Today, Wednesday April 6, 2011, the Yocto Project officially releases version 1.0.
This is really significant for several reasons:
- There were a number of improvements to the software from the 0.9 release last October under the theme of improving the developer experience. But what’s really significant in my mind is that we didn’t need to totally redo a lot of stuff. Most fundamental was probably the rewrite of bitbake’s fetcher (to improve the “out of box” experience), addition of an installer script for our application development tools and an initial set of Board Support Packages or BSPs. But there are a ton of details that you can read about in the release notes.
- We have demonstrated that we can hit a 6-month release cadence. This sounds simple, but trust me when I tell you that doing it and being proud of the result is no small feat. Particularly because we did a complete update of the package versions of our user space components, toolchain and kernel, and this is not the most glamorous work in the world. Let me tell you, it is incredibly important in being able to create good operating systems. I also note a major improvement in our autobuilder and release process. (Did you know we’re now building 90 images? How did that happen? You will need to hear Beth Flanagan’s talk at the Embedded Linux Conference to hear why.) We’re also regularly generating build performance information in the autobuilder to ensure that we can have a baseline for improvements.
- We’re now part of a much bigger team. As was announced in March (http://www.linux.com/news/embedded-mobile/mobile-linux/416652-yocto-and-openembedded-combine-forces-what-does-it-mean) the Yocto Project now represents the combined effort of all the major embedded chip vendors, embedded commercial Linux vendors, individual developers and OpenEmbedded (http://openembedded.org/index.php/Main_Page), the most influential embedded Linux project. In our first Steering Group meeting, the common theme expressed by most of the members was keeping the open source and commercial versions aligned. This will save us all so much because we won’t be duplicating effort on build systems, endlessly porting BSPs, generally work that doesn’t make us any money.
- And hey, we actually hit our 1.0! Do you know how many open source projects never make it to 1.0? Plenty. But we did it, and I’m proud of the team. I wouldn’t claim that it’s perfect, but it is a worthy basis for embedded device projects, silicon BSPs, and commercial Linux downstream products.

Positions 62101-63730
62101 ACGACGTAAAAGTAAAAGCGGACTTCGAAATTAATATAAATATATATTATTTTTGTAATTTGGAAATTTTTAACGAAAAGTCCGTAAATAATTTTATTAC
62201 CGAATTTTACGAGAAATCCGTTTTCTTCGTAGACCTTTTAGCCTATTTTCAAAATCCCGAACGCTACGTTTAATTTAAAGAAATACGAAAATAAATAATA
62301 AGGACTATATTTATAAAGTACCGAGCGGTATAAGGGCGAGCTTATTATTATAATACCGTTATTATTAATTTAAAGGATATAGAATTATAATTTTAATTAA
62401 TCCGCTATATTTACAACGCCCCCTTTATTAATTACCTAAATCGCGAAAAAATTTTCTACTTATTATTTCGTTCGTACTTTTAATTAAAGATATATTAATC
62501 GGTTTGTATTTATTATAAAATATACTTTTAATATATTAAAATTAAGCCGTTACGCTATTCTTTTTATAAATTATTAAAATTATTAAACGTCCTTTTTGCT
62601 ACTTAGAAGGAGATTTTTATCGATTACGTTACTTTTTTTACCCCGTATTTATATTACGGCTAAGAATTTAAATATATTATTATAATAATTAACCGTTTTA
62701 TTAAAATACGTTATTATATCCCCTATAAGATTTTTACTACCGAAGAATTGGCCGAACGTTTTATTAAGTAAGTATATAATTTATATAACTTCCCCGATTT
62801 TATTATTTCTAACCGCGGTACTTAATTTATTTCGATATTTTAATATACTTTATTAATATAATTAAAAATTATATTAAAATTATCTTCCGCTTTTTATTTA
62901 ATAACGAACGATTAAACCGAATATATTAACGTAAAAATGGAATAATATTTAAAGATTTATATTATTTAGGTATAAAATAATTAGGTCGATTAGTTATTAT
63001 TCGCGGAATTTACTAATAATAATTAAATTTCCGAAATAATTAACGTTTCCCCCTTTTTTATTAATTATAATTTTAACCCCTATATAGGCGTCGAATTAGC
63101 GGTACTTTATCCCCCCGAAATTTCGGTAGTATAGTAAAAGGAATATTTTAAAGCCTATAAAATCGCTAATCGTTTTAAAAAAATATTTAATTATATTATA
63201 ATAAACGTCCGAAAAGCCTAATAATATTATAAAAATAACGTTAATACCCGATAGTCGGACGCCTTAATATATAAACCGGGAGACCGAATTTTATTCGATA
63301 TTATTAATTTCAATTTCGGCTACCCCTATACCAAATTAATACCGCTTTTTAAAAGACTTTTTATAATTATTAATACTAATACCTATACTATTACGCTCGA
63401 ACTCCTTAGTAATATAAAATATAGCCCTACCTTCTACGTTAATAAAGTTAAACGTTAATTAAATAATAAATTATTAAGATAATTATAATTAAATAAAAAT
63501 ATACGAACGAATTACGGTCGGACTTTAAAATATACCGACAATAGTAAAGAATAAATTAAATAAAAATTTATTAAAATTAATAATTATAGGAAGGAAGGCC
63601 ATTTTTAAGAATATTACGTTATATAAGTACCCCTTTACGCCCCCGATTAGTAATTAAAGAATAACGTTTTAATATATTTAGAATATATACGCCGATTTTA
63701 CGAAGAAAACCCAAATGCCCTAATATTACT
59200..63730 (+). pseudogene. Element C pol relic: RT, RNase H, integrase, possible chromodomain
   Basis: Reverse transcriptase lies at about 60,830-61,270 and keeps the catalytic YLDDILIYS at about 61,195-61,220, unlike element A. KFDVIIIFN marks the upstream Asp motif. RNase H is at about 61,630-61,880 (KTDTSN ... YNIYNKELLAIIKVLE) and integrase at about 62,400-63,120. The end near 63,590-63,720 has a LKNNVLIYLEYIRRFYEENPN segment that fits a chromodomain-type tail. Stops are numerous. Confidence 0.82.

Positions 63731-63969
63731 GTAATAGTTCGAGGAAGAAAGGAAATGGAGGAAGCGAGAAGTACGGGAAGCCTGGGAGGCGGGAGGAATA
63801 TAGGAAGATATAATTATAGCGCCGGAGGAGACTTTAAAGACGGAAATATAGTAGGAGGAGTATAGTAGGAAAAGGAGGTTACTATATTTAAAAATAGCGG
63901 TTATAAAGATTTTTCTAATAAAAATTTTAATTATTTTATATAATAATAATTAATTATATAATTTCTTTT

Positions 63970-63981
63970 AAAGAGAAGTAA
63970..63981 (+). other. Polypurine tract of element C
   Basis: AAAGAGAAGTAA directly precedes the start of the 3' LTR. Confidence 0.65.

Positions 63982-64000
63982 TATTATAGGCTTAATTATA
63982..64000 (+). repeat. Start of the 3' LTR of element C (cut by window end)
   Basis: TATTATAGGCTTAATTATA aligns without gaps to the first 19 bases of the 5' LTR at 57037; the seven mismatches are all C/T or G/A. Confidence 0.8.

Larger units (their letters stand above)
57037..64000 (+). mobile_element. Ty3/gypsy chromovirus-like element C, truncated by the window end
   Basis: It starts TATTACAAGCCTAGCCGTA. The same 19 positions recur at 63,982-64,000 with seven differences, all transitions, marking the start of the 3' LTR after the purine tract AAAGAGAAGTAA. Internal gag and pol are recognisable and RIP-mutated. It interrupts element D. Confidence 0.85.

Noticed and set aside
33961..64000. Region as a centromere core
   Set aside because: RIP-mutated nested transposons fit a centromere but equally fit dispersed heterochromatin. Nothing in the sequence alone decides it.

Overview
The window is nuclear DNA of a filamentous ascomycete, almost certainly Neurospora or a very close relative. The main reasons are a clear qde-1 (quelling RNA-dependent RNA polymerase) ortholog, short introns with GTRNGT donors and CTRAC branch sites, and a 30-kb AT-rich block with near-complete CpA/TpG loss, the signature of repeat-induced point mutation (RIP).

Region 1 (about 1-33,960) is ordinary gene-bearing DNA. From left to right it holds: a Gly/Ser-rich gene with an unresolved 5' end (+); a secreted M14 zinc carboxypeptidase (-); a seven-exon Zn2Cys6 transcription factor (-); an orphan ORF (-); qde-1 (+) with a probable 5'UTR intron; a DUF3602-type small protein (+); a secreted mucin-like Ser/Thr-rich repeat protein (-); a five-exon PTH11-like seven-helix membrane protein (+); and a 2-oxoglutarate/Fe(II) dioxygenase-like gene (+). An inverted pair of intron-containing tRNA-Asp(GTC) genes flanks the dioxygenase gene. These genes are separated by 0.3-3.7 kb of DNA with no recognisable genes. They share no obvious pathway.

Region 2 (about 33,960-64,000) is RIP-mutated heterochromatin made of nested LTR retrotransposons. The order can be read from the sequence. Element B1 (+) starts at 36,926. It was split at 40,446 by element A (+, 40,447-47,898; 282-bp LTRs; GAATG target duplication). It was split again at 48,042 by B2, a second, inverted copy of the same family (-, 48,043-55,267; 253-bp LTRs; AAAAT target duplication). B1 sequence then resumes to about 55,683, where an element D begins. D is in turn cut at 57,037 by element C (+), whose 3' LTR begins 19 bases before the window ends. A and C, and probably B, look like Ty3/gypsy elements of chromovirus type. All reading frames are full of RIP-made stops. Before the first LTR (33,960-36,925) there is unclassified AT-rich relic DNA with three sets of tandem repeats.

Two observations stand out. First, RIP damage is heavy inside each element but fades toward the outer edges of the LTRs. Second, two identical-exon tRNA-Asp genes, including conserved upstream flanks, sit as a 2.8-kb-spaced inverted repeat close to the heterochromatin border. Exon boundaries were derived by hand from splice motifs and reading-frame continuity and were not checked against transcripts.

On a personal note, I have to tell you what a thrill I got when I kicked off a recent full build of Linux using the 1.0 of Yocto. I downloaded the bits to my nicely configured Core i7 desktop, set up some things in local.conf, and then typed “bitbake poky-image-sato” then went off to a different computer to work on something. After a while I noticed this sound – the fan on my desktop started kicking up to full hurricane blow. What was going on? Looking at the CPU meters, all of the hardware threads were pegged at 100%! I had yet to experience the parallelized recipe parsing that the community had implemented. Wow, that thing really cranks! My friend Paul Anderson lives in frosty Minnesota and building Linux using Yocto 1.0 has been kicking out some nice comfy heat from his desktop. Then firing up QEMU on the resulting image was very smooth. Believe me, the system has improved so much in the past year, I don’t have words to describe it.
As with any good open source project, it would have been totally impossible without the contributions of a broad variety of people. You can read a complete list in https://wiki.yoctoproject.org/wiki/Contributors/1.0. It was particularly fun for me to see some folks contributing who I used to work with many years ago and have lost track of since then.
My sincere and wholehearted thanks to all of you who contributed your code, documentation and time to the project! If you want to see a cool visualization of the contribution effort, check out this video. Thanks to Darren Hart for creating it. It’s very entertaining to see various contributors zoom in and out and zap their files in the git repository.
As one of our engineers, Scott Garman recently posted on one of our servers:
A yoctoearth weighs 13.2 lbs, but a Yocto Project 1.0 release weighs enough to shake up the embedded Linux industry!